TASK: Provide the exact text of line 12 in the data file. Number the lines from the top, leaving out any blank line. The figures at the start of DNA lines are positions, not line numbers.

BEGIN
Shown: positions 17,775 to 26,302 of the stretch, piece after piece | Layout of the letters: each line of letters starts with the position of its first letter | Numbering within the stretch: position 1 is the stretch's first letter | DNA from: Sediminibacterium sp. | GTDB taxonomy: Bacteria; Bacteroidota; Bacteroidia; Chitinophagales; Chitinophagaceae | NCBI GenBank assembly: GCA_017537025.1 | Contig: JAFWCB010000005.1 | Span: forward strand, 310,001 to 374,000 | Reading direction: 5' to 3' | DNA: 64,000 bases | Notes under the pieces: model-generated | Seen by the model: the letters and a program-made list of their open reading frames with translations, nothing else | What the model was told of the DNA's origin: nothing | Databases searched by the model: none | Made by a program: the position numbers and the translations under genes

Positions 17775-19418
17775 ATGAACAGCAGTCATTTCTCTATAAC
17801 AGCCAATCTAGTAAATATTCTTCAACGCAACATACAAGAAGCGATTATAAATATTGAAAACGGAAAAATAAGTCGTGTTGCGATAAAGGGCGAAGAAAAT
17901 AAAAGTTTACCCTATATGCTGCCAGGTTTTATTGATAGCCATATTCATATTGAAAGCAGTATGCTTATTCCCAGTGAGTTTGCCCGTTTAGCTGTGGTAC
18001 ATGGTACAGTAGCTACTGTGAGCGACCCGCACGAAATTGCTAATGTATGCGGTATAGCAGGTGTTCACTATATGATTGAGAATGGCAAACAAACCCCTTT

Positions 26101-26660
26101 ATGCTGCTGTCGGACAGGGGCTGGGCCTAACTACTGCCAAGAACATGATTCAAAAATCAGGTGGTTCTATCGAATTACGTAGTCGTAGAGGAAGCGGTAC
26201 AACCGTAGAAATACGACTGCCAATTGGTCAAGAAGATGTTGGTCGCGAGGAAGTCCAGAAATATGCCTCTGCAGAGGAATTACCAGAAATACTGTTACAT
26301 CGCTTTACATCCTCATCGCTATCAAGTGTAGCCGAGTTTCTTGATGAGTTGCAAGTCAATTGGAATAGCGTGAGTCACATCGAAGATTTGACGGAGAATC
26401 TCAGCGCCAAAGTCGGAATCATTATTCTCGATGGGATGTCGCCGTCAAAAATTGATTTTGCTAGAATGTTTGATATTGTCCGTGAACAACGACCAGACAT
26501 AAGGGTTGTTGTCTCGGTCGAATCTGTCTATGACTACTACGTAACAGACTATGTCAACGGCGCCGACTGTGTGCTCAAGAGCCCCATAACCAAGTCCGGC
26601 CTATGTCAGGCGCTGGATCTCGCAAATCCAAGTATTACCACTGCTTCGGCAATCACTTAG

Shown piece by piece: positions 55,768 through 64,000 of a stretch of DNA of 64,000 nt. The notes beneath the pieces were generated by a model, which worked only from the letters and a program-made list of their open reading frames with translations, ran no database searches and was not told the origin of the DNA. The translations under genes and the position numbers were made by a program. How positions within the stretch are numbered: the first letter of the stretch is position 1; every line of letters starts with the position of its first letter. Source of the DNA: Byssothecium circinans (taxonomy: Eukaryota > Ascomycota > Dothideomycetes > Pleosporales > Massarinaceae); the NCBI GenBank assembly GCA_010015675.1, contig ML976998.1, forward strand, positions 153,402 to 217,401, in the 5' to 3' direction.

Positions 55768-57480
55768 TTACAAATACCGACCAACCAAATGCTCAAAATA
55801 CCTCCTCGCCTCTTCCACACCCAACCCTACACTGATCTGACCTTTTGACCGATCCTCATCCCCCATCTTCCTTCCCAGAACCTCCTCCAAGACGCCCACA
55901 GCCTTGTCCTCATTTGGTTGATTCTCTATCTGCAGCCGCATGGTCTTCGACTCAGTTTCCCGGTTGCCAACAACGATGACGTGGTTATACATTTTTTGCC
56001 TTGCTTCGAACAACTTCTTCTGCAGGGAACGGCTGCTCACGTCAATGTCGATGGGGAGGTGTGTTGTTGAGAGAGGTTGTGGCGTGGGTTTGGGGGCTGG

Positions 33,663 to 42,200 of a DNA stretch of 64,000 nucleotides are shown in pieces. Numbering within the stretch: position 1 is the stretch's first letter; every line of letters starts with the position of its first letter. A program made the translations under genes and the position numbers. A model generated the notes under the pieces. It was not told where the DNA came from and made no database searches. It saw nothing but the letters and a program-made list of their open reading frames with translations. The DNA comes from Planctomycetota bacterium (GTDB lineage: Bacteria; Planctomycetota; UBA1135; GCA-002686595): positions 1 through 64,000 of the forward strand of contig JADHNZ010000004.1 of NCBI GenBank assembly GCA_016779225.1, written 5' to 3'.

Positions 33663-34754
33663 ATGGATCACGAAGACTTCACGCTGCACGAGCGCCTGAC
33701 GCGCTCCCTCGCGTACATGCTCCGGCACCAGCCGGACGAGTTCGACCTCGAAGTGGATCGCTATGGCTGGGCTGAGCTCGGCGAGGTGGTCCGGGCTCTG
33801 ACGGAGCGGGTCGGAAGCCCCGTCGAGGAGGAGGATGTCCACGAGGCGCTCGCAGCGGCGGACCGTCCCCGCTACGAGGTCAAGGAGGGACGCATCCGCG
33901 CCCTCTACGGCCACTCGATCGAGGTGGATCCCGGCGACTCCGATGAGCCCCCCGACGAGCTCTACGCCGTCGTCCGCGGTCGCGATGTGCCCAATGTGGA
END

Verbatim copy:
26501 AAGGGTTGTTGTCTCGGTCGAATCTGTCTATGACTACTACGTAACAGACTATGTCAACGGCGCCGACTGTGTGCTCAAGAGCCCCATAACCAAGTCCGGC